Gary's blog for couples and parents plus resources for individuals, leaders and churches.

Friday, November 23, 2012

From Greed to Gratefulness This Year

Some woman was sitting in front of a Best Buy days before the holiday to save $240 on a television set on Black Friday, the day after Thanksgiving. Really? She gave up family time, a meal with those she loves and who knows what else all for a couple hundred dollars.

Of course that's a pretty extreme example, but I wonder how many of us really think about the messages we're sending to our kids, spouses and selves that really say, "You know, this Thanksgiving thing is really all about me getting what I want when I want it."  While we might suggest that we're really grateful people (and most of us probably are), are we still saying that it's not enough?

Sure, some people like the fun, tradition and the fact that maybe they really did get a good deal. And there's nothing inherently wrong in any of that. But why do we have to have that during a holiday that we call Thanksgiving? Couldn't we stop for a few days and truly be thankful, talk about how blessed we are and not have to have the next bigger, better, cheaper or even more expensive thing?

I wonder if a lot of the dysfunction and even emotional struggle in our country isn't because we have forgotten how to be thankful and grateful for what we have. Have we isolated ourselves that much from people not far from us as well as those around the world who have next to nothing and yet are probably happier than we are in many ways?

Can I suggest a few alternatives this year?  First, just skip all the drastic bargain hunting. Stay home, enjoy the days off and truly spend some time thanking God for your blessings.  Enjoy some things that are really priceless like time with people you love.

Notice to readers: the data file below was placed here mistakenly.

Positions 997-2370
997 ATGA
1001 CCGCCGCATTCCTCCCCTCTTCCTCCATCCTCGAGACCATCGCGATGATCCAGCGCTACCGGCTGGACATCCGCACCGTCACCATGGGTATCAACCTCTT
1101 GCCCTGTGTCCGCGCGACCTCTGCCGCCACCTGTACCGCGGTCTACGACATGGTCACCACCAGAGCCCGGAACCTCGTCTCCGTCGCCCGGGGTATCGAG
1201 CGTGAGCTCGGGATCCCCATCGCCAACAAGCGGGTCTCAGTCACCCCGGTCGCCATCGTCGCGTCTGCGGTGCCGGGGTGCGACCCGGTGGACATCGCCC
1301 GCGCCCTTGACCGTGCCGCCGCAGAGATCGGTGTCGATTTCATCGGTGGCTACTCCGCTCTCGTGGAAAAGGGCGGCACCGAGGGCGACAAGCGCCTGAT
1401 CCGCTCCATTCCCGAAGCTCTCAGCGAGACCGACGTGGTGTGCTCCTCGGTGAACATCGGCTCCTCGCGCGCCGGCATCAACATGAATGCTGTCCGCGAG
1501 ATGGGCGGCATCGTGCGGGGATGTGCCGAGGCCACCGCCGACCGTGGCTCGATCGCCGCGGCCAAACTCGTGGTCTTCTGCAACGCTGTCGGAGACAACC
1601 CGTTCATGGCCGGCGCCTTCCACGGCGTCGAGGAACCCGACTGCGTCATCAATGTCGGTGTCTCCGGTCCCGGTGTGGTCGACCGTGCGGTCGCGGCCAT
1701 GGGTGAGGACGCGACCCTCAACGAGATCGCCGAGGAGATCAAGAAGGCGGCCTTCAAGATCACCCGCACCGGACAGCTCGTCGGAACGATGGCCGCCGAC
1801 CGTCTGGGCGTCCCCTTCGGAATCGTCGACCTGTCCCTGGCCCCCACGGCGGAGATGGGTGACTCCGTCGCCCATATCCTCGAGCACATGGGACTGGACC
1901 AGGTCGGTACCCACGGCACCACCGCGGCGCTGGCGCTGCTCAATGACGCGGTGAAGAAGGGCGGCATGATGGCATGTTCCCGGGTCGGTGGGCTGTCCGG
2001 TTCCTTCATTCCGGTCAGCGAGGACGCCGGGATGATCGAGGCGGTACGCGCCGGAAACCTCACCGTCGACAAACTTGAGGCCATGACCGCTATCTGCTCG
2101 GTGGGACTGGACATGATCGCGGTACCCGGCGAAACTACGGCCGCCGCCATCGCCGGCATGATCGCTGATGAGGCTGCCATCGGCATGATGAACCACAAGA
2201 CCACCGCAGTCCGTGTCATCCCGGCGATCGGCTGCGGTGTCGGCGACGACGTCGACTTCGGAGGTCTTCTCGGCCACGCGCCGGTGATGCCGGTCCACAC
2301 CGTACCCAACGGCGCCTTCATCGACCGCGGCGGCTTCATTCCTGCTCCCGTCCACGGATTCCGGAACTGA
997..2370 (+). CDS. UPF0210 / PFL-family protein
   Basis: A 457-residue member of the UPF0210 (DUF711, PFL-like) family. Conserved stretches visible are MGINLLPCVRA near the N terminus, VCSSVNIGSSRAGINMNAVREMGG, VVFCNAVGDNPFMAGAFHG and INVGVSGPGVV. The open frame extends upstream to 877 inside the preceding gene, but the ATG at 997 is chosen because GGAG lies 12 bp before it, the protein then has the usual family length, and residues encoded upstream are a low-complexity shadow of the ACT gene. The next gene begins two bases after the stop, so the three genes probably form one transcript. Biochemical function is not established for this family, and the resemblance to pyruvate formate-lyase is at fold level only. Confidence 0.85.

Second, cut back on Christmas gifts. If you have to spend money, give it away or go make someone else's holiday that much better. Find a mission agency and buy something for someone in another country that will make them ongoing income throughout the year. Give each family member a small amount of money and see who can get the most for someone else in the family with that little bit. I'll bet you'll remember that Christmas like never before.

Third, decide on some ways you can live differently all year long.  Christmas is just around the corner. Other sales, holidays, birthdays and random moments will beckon us to spend money on more things we don't really need and miss opportunities to bless someone in need. Why not commit to helping your family learn what it means to feel really alive by giving more away than we get?

Remember the things our kids learn best are those we model most. Think about how to model things that will last not just a lifetime but an eternity.
Gary Sinclair Writer | Speaker | Leader

Gary is currently a consultant, teacher, speaker and chaplain providing resources for families, leaders and churches.

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